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TECH TALK: City Wi-Fi Networks: Unwiring India

April 10th, 2006 · 4 Comments

One of the challenges facing India for last mile connectivity to homes and offices is the stranglehold that the government owned telcos (BSNL and MTNL) have. While both are now pushing DSL to the home, the pace of deployment is not as rapid as India needs. In this context, what is interesting are the plans by many cities in the US to deploy wireless networks to provide a blanket of connectivity. This has two implications for India: first, we should be looking at similar technologies and plans; and second, the US deployment (along with usage in other international cities) will drive the cost of equipment lower making it much more affordable. Given India’s lack of legacy network infrastructure, city Wi-Fi networks make a lot of sense.

Recently, even as San Francisco announced that Google and Earthlink had won the bid to provide Wi-Fi across the city, Intel announced that it is working with Pune Municipal Corporation towards building the first Wi-Fi Indian city. The Economic Times wrote about the initiative:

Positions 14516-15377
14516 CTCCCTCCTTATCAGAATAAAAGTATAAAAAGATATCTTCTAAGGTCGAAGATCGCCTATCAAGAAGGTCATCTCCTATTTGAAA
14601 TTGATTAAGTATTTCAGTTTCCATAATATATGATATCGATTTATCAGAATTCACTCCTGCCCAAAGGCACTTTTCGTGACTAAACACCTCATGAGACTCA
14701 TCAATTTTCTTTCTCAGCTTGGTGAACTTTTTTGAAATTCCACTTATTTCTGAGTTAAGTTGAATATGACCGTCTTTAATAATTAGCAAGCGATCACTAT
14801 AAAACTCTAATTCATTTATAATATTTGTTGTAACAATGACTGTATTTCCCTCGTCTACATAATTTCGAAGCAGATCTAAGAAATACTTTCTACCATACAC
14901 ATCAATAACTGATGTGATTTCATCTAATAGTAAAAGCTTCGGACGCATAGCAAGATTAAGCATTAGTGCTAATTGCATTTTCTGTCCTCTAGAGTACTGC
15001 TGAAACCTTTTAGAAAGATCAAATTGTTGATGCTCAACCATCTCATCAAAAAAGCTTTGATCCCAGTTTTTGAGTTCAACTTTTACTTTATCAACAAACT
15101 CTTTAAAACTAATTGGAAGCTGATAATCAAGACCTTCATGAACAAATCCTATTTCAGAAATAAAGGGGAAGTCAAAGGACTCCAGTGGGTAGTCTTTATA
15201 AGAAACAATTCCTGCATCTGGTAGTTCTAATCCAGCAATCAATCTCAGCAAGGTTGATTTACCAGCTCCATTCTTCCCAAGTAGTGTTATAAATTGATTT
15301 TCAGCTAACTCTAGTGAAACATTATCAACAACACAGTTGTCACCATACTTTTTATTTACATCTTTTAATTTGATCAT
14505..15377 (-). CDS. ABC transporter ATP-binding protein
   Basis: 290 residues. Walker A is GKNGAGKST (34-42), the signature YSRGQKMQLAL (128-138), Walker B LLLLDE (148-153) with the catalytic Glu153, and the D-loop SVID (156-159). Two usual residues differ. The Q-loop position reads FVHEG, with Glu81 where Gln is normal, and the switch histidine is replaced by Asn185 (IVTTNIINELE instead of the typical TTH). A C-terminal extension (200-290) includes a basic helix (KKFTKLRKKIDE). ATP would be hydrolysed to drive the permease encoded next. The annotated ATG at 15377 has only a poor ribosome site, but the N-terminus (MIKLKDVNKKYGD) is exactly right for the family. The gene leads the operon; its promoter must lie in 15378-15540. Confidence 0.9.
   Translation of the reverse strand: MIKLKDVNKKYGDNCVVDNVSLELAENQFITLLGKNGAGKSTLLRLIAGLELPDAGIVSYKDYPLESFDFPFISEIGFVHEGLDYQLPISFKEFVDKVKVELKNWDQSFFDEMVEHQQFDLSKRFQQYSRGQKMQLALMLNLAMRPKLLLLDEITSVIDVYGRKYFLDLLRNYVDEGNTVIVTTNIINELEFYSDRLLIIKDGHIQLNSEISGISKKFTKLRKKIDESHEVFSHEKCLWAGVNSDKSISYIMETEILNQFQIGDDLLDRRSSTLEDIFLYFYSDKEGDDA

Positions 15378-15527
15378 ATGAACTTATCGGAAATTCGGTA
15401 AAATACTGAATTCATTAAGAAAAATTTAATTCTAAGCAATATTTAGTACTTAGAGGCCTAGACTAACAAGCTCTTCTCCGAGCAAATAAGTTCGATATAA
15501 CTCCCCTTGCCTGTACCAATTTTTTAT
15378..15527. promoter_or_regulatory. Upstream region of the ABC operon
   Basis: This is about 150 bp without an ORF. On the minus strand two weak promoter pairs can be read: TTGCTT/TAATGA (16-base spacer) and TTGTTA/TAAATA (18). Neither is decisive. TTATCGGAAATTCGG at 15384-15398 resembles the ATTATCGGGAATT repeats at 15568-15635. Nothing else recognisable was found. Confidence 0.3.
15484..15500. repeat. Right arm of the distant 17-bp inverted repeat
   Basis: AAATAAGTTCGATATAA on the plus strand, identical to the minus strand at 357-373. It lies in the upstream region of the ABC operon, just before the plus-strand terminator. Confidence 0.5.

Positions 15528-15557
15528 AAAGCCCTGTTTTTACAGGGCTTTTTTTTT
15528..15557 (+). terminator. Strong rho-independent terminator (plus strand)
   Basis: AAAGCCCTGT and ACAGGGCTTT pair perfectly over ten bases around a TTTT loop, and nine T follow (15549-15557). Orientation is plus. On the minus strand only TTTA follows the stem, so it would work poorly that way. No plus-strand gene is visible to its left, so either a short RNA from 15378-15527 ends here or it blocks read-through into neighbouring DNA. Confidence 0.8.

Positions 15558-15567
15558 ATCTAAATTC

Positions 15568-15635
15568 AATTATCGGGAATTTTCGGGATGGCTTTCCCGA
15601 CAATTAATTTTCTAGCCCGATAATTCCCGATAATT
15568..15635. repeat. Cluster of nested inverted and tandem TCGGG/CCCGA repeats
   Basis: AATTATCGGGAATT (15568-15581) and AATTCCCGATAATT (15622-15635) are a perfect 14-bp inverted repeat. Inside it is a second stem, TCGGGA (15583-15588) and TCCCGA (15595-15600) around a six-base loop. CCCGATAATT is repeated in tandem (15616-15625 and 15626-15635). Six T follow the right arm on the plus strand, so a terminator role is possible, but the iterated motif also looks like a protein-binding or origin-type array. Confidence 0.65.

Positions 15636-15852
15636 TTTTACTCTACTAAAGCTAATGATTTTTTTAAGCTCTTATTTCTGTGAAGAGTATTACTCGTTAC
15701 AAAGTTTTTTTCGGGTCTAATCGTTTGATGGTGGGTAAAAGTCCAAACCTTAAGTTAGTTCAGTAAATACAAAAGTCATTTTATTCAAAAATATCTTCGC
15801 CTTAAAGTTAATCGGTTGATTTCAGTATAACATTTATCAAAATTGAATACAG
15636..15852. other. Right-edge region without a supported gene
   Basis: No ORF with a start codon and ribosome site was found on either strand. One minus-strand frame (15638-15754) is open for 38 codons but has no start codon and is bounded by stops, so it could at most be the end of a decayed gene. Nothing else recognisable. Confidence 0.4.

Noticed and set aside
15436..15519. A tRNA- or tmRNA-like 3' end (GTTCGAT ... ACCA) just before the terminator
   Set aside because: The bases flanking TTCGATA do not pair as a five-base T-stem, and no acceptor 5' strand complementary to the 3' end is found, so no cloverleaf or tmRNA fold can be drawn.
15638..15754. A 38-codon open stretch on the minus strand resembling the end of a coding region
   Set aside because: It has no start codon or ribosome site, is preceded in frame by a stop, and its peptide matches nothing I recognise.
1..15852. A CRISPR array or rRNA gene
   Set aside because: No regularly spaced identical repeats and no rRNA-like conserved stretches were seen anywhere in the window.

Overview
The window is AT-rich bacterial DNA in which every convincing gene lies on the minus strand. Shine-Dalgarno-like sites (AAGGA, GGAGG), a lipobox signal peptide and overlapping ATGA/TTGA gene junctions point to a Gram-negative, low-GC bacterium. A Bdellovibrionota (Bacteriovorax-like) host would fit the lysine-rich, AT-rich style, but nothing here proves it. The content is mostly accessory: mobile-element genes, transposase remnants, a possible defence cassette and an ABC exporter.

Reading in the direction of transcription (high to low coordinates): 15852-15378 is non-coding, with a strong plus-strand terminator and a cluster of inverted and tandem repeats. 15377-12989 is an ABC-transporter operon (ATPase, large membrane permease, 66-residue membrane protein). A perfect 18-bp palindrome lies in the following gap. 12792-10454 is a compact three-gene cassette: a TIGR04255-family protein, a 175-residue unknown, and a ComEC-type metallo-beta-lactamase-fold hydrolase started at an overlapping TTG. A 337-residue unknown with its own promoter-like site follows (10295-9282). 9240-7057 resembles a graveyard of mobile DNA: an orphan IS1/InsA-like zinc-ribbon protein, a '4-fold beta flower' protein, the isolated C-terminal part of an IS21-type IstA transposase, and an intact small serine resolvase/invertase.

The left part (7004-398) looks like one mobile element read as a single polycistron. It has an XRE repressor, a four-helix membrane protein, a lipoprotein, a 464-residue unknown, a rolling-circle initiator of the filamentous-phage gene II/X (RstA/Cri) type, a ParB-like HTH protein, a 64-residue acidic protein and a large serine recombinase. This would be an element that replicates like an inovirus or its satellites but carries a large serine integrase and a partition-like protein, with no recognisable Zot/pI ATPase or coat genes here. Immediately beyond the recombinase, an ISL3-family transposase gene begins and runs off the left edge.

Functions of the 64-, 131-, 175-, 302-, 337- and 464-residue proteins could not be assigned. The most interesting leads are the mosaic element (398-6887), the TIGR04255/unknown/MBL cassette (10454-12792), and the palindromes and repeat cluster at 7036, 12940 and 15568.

The Pune municipality and Intel have reportedly teamed up to envelop 400 sq km of the town in Wi-Fi connectivity. That it will make Pune the first city to be so enabled is just one aspect of this development.

What is more important is the implication this development holds for telecom policy and regulation and for competition between different cities fighting to be the most attractive IT destination. This proposed Wi-Fi network, in one stroke, forces home the message that it is foolish to bet solely on traditional telecom networks.

Not only does a Wi-Fi enabled city offer subscribers wireless access to the internet all over, it also opens the doors to a widespread voice network based on voice-over-internet protocol (VoiP). Handsets that tune into Wi-Fi networks for VoiP calls have already been launched abroad. For traditional access networks, whether fixed or mobile, this surely is bad news.

That the Pune project will start off with an initial investment of just Rs 7 crore clearly implies that newer technologies such as Wi-Fi and Wi-max can perhaps be a cheaper option for rural telecom expansion.

India needs to leapfrog into a world of ubiquitous broadband connectivity and we need all the options we can get. Whether the last mile is DSL, cable, Metro Ethernet, fibre, or Wi-Fi, the next 12-18 months need to see Indian cities enveloped in connectivity. This digital infrastructure is as important as the physical infrastructure that is being developed. It is in this context that we need to look closely at Wi-Fi and its mesh variants.

Tomorrow: The US Scene

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